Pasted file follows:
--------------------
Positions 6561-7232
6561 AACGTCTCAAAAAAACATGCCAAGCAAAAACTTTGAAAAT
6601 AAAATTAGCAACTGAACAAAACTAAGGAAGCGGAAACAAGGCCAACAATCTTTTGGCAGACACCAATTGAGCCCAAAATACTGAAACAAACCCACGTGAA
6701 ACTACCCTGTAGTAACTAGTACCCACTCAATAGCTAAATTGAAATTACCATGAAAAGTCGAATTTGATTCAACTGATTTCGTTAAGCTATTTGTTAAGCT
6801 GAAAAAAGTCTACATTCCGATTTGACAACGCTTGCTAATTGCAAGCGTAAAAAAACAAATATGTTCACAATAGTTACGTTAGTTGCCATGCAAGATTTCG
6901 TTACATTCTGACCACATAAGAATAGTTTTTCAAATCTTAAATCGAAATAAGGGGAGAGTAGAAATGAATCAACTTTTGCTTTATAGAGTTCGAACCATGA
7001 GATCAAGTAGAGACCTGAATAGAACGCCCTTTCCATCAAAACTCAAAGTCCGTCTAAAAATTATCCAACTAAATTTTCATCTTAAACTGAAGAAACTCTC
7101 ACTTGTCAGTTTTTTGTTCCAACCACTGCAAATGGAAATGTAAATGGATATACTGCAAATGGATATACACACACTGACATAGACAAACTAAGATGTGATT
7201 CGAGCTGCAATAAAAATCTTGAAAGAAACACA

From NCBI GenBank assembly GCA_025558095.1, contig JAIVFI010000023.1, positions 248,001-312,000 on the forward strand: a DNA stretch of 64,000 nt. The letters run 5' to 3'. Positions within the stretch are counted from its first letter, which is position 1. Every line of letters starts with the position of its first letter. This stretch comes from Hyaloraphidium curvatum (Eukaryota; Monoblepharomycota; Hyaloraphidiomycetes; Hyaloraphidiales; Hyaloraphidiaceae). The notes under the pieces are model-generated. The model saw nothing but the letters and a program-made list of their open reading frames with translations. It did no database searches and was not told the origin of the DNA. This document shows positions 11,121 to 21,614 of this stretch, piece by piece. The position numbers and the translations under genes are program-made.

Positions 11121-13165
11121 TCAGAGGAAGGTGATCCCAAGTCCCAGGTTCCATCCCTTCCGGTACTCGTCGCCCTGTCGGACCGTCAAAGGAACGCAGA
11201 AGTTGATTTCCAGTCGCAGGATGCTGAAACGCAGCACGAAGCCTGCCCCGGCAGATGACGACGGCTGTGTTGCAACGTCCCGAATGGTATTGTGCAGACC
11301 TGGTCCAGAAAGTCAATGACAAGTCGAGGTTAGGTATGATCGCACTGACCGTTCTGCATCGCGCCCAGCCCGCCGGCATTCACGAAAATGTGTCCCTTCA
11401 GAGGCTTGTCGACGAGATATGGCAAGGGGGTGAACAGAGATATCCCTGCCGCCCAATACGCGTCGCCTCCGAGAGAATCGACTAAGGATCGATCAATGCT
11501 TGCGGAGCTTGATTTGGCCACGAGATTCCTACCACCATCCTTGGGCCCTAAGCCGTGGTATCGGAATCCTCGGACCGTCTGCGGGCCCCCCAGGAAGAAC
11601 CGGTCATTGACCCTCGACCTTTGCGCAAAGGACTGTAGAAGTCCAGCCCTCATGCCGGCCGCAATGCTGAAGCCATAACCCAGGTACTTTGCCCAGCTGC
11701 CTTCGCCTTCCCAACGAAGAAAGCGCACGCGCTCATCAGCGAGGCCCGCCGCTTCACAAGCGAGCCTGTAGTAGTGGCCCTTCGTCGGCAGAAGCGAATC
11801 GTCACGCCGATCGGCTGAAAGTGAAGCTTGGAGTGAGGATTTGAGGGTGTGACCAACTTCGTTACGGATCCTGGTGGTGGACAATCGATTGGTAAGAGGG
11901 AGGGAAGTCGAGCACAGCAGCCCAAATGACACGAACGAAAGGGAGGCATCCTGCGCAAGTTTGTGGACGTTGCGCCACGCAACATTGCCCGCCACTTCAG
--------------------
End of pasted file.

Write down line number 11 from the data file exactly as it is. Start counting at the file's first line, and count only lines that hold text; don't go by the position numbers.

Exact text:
Positions 11121-13165